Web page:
My daughter is reading. Yes, we have been doing a Bob book here and there (she is on fifth book in the first set, I believe), and yes, I knew that she could sound out first letter of 8 yo's spelling words, and yes, I have been pointing out words that she asked me about. But I did not expect that she is much further along.
My future SIL gave her a set of sticker books for Chanukah. They are pretty simple, with sticker outline in the book and a sticker on a separate piece of paper. However, there are words under the outlines, telling which sticker goes there. I saw that she was reading/guessing some of those. Of course she did not know how to blend two consonants, or "e at the end makes the vowel say its name", but she was motivated enough to try to figure those out. Unfortunately, all of this was taking place in 20 minutes before I had to leave for taekwondo, so we parted in the middle of this activity. I should also mention a certain young man who was busily trying to peel off stickers and rip up the whole exercise. Before today, I spent a fair amount of time beating myself up for not reading those Bob books consistently.
Yesterday, I took three older kids bike riding. 4 yo inherited her brother's bike, which is sort of big. My husband attached training wheels. This was second or third time that she was riding it. She was so not sure of herself at the beginning, with boys zooming right ahead into the park and then returning to hustle us along. She was worried about going too fast. She was worried about not making it up the incline. She kept braking and stopping "to breathe". Considering the size of the park, I almost asked her whether she wanted to put the bike back in the car and simply walk. Yet she persevered. We made it to the playground, and there, after swinging and playing for a few minutes, she got back on her bike, to practice some more.
By the time we were done, she was quite a pro. She even started talking about taking off those training wheels. All of this blossoming of confidence and mastery took place over less than two hours.
1 yo is talking. He was quite a quiet baby, lots of expression, but almost no words for a long time. He got just about everything he wanted by pointing, saying "this", and making incoherent sounds. For a while, he would not imitate words being spoken to him. All my other kids started speaking pretty early or on time, so he was definitely behind. He was constantly being spoken to, and read to, so exposure was not the concern. Yet, over the course of a past month, his vocabulary exploded. I am not even keeping track of how many words he has, but all those words spoken to him are there. He has word combination, idioms, fragments of speech. His speech is purposeful and clear. I have no more reason to worry.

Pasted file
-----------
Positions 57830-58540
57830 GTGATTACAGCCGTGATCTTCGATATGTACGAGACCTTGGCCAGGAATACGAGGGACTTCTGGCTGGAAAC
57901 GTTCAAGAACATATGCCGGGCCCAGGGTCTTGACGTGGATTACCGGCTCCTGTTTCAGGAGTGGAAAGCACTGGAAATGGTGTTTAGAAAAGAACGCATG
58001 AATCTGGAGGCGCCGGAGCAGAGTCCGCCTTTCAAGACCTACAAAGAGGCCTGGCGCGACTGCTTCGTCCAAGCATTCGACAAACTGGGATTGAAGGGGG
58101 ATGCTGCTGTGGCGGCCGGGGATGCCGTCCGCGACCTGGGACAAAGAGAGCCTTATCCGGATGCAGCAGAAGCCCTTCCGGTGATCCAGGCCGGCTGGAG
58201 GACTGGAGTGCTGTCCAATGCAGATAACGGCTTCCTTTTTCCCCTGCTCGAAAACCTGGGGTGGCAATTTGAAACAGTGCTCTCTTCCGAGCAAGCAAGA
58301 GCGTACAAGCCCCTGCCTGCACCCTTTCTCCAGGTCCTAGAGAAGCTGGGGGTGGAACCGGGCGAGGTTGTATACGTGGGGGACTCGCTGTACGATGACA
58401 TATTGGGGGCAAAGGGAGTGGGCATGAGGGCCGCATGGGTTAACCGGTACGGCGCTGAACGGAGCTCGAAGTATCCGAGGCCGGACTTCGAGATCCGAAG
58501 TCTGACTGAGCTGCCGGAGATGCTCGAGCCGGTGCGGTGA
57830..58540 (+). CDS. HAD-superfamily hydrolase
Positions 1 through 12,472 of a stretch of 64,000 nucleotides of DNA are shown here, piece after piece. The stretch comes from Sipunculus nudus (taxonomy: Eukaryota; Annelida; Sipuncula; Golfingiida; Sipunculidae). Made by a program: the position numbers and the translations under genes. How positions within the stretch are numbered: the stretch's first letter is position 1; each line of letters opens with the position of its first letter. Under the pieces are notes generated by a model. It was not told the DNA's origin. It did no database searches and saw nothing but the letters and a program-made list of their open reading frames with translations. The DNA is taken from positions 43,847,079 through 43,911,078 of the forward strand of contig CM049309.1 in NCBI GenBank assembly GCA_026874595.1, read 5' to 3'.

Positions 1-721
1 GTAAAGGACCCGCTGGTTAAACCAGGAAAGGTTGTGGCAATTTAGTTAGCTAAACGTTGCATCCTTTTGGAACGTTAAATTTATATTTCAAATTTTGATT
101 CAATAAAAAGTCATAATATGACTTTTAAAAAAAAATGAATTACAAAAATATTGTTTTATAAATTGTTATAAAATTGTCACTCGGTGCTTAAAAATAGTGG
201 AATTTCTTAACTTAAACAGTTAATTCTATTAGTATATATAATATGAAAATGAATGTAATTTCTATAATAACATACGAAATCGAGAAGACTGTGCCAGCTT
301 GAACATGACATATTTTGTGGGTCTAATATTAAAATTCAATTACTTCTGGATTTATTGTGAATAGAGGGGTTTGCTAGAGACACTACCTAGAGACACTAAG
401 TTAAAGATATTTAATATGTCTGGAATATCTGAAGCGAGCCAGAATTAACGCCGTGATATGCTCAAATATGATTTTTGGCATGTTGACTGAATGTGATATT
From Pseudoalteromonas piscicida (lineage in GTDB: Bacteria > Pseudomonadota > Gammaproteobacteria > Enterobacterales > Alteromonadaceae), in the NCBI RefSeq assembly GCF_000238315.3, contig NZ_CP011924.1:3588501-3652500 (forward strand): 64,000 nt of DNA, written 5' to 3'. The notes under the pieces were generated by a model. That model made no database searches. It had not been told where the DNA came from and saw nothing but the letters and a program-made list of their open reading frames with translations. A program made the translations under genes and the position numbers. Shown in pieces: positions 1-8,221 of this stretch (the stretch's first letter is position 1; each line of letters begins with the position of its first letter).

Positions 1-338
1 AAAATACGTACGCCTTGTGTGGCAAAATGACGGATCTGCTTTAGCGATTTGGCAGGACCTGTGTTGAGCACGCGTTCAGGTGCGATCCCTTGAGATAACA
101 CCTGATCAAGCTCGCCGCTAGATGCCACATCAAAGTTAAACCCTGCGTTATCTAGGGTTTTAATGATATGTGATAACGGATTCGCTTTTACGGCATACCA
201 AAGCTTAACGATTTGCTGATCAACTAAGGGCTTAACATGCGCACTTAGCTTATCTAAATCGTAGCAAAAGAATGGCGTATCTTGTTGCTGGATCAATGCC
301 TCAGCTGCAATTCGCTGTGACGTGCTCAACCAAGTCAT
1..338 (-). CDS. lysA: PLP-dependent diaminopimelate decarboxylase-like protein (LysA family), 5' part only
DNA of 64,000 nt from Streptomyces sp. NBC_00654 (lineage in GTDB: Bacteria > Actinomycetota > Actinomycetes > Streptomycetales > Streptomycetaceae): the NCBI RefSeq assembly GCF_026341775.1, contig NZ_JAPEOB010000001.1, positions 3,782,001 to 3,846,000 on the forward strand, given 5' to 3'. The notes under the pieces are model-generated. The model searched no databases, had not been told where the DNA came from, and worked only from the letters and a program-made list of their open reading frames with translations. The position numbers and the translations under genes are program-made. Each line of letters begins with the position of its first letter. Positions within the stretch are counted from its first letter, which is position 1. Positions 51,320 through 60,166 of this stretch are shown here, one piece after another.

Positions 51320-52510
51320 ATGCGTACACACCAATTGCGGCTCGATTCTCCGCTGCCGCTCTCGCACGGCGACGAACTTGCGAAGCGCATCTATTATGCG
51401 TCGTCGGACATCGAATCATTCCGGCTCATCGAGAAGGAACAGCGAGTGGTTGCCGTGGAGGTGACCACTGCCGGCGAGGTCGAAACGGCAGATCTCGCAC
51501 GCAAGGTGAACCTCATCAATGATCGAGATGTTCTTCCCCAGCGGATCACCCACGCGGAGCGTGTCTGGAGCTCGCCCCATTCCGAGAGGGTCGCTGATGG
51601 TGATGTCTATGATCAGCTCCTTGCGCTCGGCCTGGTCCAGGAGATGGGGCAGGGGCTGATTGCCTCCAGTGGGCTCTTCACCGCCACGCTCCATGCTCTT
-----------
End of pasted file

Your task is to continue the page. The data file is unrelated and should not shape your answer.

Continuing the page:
8 yo has been saying "al hanisim" the entire Chanukah. I know it was hard for him, as we read over it together a few times and he was not fluent. I was discussing with my husband how his chumash has not been happening over the course of a past week, but he pointed out that he is clearly working on all this davening. He has been going to shul, saying the entire shemone esre, and participating in shabbos mincha and maariv. The other day, he got to say birchot hashachar for the congregation. He glowed like a million bucks, although he said that it was no big deal. For a child who cannot sit still through long davening, all this hard work is taking place on his terms.
As parents, it is so easy to look at all those other kids, and worry. It is easy to worry about kids walking, and talking, and reading, and mastering Judaics, and developing middos. It is easy to give up, thinking that kids will never say "please" without prompting, or they will never grasp algebra, or get to gemara, or stop harassing their sibling. Yet, one of the beauties of doing homeschooling ( or just spending so many darn freaking hours) with a child is the slow realization that most of these things will happen in their proper time, on child's terms. My job as a parent is to be a guide, and a support. I do not need to constantly cheer them on, I do not need to bribe or harass them. I do not need to punish them. I do not need to reward them, either. I just need to be present, available for help or consultation as it is solicited.
I need not worry.